Every season has its own special appeal.  Spring is full of the hope of new life emerging from the cold of winter; summer has its long, warm, days and the opportunity to spend more time enjoying the outdoors whether in this country or elsewhere; even the winter can appeal to us – cosy nights by the fire, wrapping ourselves up in our warmest clothes, celebrating Christmas and the beauty of a stark, frozen landscape.

Autumn is fast approaching, taking us gently from the summer into winter with a magnificent show of nature’s glory.  Our skies change colour and our great trees shed their foliage.  Children can go on nature trails, wade through piles of crunchy leaves and hide under them like some of our soon-to-be hibernating animals.  In fact, being outdoors during the autumn months can provide parents and teachers with many opportunities to draw children’s attention to the changes going on around them.

It’s more important than ever that we continuously strive to keep our children aware of our environment and give them chances to get away from screens, play outdoors and develop a curiosity about the natural world.   At Pilgrims School the children take part in structured Forest School sessions, giving them the opportunity to explore the school’s vast outdoor environment which includes a wildlife pond, with its surrounding trees and shrubs, a willow tunnel and a den building area.   The autumn is a particularly fun time for the children as they gather up the leaves which have fallen from our trees, harvest the last fruit from our mini orchard and ensure that our visiting wildlife creatures (frogs, newts and hedgehogs) have what they need to keep safe throughout the winter.

Five things for children to do during autumn:

  1. Collect and play with conkers

An all-time favourite pastime for children – thread a string through the conker and play to knock your opponent’s off its string or, if you’re lucky enough to find a larger conker, obliterate your opponent’s conker altogether!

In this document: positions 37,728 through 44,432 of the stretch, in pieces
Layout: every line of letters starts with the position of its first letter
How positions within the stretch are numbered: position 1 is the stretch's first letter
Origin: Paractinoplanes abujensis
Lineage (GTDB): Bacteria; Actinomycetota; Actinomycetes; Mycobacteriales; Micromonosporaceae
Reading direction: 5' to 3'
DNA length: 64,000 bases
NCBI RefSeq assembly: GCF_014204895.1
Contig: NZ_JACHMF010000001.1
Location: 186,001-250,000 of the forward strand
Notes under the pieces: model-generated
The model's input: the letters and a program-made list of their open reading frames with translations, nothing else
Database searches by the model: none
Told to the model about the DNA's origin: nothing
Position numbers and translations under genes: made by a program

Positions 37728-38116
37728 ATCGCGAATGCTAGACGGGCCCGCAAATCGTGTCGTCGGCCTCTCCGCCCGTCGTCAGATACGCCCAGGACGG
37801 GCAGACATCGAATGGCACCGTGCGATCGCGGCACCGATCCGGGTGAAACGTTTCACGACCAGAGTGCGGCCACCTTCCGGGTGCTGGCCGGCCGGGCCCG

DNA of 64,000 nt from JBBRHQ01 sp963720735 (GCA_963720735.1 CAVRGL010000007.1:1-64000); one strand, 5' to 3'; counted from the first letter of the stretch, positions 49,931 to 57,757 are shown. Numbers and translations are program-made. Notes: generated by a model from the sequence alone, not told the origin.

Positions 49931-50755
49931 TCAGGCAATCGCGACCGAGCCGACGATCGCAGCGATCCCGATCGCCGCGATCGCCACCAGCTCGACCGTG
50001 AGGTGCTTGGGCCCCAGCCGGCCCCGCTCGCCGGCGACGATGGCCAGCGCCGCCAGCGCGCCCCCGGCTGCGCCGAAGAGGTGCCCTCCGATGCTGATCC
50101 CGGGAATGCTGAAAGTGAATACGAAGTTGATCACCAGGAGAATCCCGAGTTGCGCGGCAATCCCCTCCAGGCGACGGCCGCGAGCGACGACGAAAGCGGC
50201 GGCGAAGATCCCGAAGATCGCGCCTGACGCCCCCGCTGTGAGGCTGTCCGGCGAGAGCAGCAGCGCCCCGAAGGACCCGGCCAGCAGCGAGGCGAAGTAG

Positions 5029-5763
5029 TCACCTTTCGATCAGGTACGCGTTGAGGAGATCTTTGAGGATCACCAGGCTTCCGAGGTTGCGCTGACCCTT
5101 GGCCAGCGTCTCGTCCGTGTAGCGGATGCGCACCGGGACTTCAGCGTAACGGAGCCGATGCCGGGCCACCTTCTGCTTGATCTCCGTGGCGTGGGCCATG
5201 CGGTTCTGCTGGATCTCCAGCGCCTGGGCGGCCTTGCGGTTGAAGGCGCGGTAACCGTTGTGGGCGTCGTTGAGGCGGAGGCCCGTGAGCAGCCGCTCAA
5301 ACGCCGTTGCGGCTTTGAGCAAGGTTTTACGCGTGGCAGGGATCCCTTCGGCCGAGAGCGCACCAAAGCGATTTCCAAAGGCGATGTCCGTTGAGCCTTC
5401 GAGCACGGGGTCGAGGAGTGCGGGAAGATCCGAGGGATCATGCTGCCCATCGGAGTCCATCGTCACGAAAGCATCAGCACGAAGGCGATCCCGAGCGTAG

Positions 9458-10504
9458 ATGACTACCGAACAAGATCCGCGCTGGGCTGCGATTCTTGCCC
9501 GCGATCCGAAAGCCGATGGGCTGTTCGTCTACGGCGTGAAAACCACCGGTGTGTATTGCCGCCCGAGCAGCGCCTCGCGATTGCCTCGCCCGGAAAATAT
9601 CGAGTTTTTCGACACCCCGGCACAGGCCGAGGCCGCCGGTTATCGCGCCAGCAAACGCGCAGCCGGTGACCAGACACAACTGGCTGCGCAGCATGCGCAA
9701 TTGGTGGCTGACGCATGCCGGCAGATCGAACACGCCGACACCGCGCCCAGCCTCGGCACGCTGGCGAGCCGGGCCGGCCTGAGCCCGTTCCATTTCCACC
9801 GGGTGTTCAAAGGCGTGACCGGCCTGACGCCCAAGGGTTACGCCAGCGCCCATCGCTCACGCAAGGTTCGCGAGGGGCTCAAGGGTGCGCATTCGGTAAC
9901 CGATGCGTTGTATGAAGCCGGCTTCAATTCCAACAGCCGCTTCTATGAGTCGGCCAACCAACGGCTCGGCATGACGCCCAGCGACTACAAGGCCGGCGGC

1. Collect different leaves and have a ‘craft’ session

Leaves can be used as elements of paintings, threaded on strings to make necklaces or built into crowns along with twigs, acorns and other natural ‘treasures’.

  1. Dress up for Halloween

Children love the drama of a good Halloween party and trick or treating can reap sweet treats in abundance.  Face paints can fire up imaginations and soon your little angels will look more like little devils, zombies or witches.

  1. Carve a pumpkin for Halloween

Another traditional, seasonal activity which kids love and which allows them to express themselves creatively.  You can finish it off with a tea light candle to create a spooky glow.

  1. Enjoy pumpkin cooking

It’s a great time of year to try something new with pumpkin.  Bake a pie, make soup or have it roasted with dinner.   You can find plenty of recipes here: http://www.bbc.co.uk/food/pumpkin

The main thing to remember about the autumn months is that we can often experience the very best of both outdoor and indoor activities so make the most of it!

 

This famous poem, To Autumn by John Keats, sums the season up nicely in its first verse:

Season of mists and mellow fruitfulness

Close bosom-friend of the maturing sun

Conspiring with him how to load and bless

With fruit the vines that round the thatch-eves run;

To bend with apples the moss’d cottage-trees,

And fill all fruit with ripeness to the core;

To swell the gourd, and plump the hazel shells

With a sweet kernel; to set budding more,

And still more, later flowers for the bees,

Until they think warm days will never cease,

For Summer has o’er-brimm’d their clammy cells.

(John Keats 1795 – 1821)

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